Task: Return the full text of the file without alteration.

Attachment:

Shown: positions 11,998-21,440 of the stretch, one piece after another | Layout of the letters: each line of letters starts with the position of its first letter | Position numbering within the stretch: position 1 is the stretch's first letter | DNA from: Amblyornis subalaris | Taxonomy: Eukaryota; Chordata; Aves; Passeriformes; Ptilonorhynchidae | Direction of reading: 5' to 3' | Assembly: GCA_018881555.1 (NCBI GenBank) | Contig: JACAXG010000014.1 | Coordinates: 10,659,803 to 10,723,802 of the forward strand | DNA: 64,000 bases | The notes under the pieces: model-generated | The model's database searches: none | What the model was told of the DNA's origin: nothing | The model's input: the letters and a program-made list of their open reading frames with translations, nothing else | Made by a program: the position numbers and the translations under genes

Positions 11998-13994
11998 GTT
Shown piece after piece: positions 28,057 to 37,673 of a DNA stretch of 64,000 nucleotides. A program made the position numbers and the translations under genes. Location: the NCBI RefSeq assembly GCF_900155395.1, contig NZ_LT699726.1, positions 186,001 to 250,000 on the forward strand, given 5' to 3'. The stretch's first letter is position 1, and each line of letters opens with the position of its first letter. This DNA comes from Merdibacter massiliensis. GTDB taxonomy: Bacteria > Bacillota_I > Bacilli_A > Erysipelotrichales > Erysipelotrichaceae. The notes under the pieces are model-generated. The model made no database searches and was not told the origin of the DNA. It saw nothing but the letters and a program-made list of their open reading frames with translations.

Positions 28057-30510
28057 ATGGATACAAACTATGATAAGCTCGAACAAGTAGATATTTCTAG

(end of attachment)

Shown: positions 11,998-21,440 of the stretch, one piece after another | Layout of the letters: each line of letters starts with the position of its first letter | Position numbering within the stretch: position 1 is the stretch's first letter | DNA from: Amblyornis subalaris | Taxonomy: Eukaryota; Chordata; Aves; Passeriformes; Ptilonorhynchidae | Direction of reading: 5' to 3' | Assembly: GCA_018881555.1 (NCBI GenBank) | Contig: JACAXG010000014.1 | Coordinates: 10,659,803 to 10,723,802 of the forward strand | DNA: 64,000 bases | The notes under the pieces: model-generated | The model's database searches: none | What the model was told of the DNA's origin: nothing | The model's input: the letters and a program-made list of their open reading frames with translations, nothing else | Made by a program: the position numbers and the translations under genes

Positions 11998-13994
11998 GTT
Shown piece after piece: positions 28,057 to 37,673 of a DNA stretch of 64,000 nucleotides. A program made the position numbers and the translations under genes. Location: the NCBI RefSeq assembly GCF_900155395.1, contig NZ_LT699726.1, positions 186,001 to 250,000 on the forward strand, given 5' to 3'. The stretch's first letter is position 1, and each line of letters opens with the position of its first letter. This DNA comes from Merdibacter massiliensis. GTDB taxonomy: Bacteria > Bacillota_I > Bacilli_A > Erysipelotrichales > Erysipelotrichaceae. The notes under the pieces are model-generated. The model made no database searches and was not told the origin of the DNA. It saw nothing but the letters and a program-made list of their open reading frames with translations.

Positions 28057-30510
28057 ATGGATACAAACTATGATAAGCTCGAACAAGTAGATATTTCTAG